Investors are betting the Reserve Bank of India (RBI) will loosen monetary policy on Monday sufficiently enough to bring down borrowing costs, spur consumer spending and help revive economic growth that has slumped to the lowest in nine years.
To what extent the central bank lives up to those expectations will set the tone for the stock market this week, with Greece’s election results also having an impact on investor sentiment.
A drop in world oil prices and moderate core inflation should give the RBI elbow room to lower rates, but high wholesale price inflation — 7.55 per cent in May, pressured by food and fuel prices — is a dampener and will keep a restraining hand on the central bank.
The expectation on the street is for a quarter-point cut in the repo rate to 7.75 per cent, along with a 25-50 basis point reduction in the cash reserve ratio (CRR), which would give banks access to as much as Rs320 billion (Dh21.2 billion) of immobilised funds and enable a smoother transmission of policy.The RBI had slashed rates by a bigger-than-expected 50 basis points in April, but this failed to percolate down to the retail borrower as commercial banks did not follow through saying that without a cut in the CRR that stands at 4.75 per cent it would not be possible to lower lending rates.
Pratip Chaudhuri, chairman of State Bank of India, the country’s largest bank, said he expected a one percentage point reduction in the CRR, adding it would also improve profitability of banks.
“We have made a request. It will recharge a lot of investor sentiments, the economy and also stock markets,” he told reporters.
The top-30 Sensex rose 1.4 per cent last week to its highest close in six weeks at 16,949.83 in anticipation of lower rates, but it would be difficult to sustain the gains if the Greece election results put in jeopardy bailout terms for the debt-stricken country and unravel global investor confidence.
The government, which controls the State Bank, threw its weight behind Chaudhuri. “If there is 1 per cent CRR cut, it will release [Rs] 60,000 crore [Rs600 billion] in the system which will help banks to earn [Rs] 5,000 crore [Rs50 billion] of additional profit,” Financial Services Secretary D.K. Mittal said.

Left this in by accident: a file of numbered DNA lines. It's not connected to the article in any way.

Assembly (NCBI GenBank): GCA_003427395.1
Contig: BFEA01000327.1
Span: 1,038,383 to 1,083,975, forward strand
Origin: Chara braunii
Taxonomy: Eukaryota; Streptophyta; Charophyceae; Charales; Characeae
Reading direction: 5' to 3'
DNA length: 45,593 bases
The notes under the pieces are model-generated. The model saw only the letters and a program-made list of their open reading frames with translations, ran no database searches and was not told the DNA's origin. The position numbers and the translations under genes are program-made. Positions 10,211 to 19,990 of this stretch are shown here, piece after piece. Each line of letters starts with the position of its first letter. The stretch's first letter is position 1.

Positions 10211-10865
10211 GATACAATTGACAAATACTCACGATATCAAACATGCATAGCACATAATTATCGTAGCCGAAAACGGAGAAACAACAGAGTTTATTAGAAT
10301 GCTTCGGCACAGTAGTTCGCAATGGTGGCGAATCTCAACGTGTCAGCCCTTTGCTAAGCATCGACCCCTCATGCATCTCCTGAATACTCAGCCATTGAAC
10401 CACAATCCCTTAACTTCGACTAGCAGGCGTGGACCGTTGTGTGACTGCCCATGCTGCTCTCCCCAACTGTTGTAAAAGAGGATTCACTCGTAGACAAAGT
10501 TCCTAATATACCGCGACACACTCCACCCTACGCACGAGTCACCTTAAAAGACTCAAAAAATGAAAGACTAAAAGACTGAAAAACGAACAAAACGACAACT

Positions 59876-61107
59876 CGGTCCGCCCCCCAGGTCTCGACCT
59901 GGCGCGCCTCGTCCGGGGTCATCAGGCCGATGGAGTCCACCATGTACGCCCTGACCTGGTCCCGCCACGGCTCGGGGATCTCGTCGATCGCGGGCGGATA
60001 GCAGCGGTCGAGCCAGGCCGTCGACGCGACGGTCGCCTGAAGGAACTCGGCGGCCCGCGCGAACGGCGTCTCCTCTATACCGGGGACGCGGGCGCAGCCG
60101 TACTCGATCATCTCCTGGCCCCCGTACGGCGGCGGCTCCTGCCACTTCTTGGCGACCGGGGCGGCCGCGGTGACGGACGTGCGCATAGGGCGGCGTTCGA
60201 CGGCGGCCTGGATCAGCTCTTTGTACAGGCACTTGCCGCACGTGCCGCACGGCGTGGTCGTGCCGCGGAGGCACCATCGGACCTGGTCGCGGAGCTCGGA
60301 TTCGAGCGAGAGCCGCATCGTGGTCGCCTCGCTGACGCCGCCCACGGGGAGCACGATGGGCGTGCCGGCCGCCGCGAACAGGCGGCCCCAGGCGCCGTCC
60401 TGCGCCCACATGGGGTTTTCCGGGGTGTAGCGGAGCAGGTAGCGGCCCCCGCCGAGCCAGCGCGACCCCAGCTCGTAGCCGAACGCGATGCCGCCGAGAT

He conceded it was the RBI’s call, but added the government would welcome a cut.
However, private-sector economists are sceptical about the effectiveness of looser monetary policy, and warn it could prove counter-productive unless New Delhi woke up from its slumber and kick-started economic reforms and decision-making — seen as the primary reason for the sharp slowdown.
“Boosting aggregate demand via interest rate cuts rather than enhancing aggregate supply will only worsen the inflationary pressures in the near term,” Rajeev Malek, the Singapore-based economist at CLSA, noted.
“Even if an investment upturn adds to aggregate supply, it does so with a lag. In any case, boosting aggregate demand from, say, higher investment should be matched by shrinking the fiscal overhang and moderating consumption growth. In the absence of such finely balanced recalibration — itself a challenge — India will suffer a more protracted macro adjustment.”
Industrial production in April almost stalled, with capital goods output contracting 16.3 per cent, while GDP grew just 5.3 per cent in the March quarter — a far cry from 9.2 per cent rise in the same period a year earlier.
HSBC also believes a repo rate cut would be ineffective and the “wrong medicine” to boost growth.
“We think deeper structural reforms are needed instead, and soon,” it said in a note on Friday.
Indeed India runs the risk of losing its investment-grade rating because of factors such as slowing GDP growth and political roadblocks to economic policymaking, Standard and Poor’s warned last week.
“Setbacks or reversals in India’s path toward a more liberal economy could hurt its long-term growth prospects and, therefore, its credit quality,” said Joydeep Mukerji, credit analyst at the rating agency.
“The combination of a weakening political context for further reform, along with economic deceleration, raises the risk that the government may take modest steps backward away from economic liberalisation in the event of unexpected economic shocks,” he said in a statement.
India has the lowest rating — one notch above junk status — among its peers such as Brazil, Russia and China that make up the so-called BRIC economies.from gulfnews.com